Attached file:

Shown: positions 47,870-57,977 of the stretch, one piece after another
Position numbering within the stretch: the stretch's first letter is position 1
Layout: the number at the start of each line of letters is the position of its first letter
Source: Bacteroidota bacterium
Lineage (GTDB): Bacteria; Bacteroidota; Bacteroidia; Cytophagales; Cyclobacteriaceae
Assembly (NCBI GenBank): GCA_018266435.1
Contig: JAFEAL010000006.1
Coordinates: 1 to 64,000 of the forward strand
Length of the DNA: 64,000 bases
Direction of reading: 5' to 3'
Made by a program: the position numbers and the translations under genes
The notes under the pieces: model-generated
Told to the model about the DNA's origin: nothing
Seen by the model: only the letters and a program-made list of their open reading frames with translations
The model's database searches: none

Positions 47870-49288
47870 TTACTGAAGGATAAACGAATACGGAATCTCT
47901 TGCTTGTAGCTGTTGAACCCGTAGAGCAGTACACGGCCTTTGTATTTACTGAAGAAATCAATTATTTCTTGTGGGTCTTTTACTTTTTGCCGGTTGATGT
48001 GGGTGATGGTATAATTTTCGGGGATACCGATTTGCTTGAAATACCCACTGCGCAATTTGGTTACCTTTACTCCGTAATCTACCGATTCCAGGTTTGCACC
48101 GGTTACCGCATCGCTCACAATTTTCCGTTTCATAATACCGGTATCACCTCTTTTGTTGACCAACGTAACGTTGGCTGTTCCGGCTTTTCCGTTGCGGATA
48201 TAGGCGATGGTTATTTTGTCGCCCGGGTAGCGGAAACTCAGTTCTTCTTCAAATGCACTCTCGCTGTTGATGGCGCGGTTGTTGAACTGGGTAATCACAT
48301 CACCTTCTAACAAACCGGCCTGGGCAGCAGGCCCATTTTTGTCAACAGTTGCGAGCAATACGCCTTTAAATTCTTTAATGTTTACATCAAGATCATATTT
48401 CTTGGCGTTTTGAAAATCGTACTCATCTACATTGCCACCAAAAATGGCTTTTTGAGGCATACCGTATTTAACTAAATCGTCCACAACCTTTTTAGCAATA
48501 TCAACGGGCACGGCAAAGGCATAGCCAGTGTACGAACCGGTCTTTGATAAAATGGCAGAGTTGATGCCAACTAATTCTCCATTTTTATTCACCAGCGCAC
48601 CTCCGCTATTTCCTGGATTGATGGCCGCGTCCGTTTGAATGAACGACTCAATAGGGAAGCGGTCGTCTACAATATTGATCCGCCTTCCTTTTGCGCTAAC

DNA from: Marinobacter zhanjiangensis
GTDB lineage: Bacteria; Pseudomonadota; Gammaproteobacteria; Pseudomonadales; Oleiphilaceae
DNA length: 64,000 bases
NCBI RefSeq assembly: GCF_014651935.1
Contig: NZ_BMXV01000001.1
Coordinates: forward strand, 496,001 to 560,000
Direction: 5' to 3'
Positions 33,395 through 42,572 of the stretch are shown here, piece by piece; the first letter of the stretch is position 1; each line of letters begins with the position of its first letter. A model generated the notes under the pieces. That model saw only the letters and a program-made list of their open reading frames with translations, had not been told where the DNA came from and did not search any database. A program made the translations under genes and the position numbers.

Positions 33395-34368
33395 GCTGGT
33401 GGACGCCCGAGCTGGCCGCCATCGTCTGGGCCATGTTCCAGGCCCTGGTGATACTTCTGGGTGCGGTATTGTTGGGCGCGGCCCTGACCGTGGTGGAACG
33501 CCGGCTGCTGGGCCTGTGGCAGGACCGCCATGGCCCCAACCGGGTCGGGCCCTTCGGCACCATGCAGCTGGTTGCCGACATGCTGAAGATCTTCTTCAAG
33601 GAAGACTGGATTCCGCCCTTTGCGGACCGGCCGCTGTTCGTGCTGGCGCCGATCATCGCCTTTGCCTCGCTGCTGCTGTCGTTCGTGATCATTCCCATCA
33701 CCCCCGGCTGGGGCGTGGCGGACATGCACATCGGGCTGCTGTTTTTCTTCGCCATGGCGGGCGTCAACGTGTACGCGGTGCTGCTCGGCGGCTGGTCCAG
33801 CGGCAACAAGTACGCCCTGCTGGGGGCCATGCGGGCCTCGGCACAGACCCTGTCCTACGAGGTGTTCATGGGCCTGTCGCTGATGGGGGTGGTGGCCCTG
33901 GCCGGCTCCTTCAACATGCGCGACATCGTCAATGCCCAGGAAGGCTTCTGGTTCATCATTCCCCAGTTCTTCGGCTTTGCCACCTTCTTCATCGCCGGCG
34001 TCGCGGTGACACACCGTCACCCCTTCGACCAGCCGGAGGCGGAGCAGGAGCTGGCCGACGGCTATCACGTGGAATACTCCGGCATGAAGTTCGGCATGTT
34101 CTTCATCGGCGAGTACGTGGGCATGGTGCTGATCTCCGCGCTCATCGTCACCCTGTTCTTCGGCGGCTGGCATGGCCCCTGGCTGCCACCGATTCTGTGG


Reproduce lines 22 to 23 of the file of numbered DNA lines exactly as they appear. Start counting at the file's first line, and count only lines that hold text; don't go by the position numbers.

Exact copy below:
48301 CACCTTCTAACAAACCGGCCTGGGCAGCAGGCCCATTTTTGTCAACAGTTGCGAGCAATACGCCTTTAAATTCTTTAATGTTTACATCAAGATCATATTT
48401 CTTGGCGTTTTGAAAATCGTACTCATCTACATTGCCACCAAAAATGGCTTTTTGAGGCATACCGTATTTAACTAAATCGTCCACAACCTTTTTAGCAATA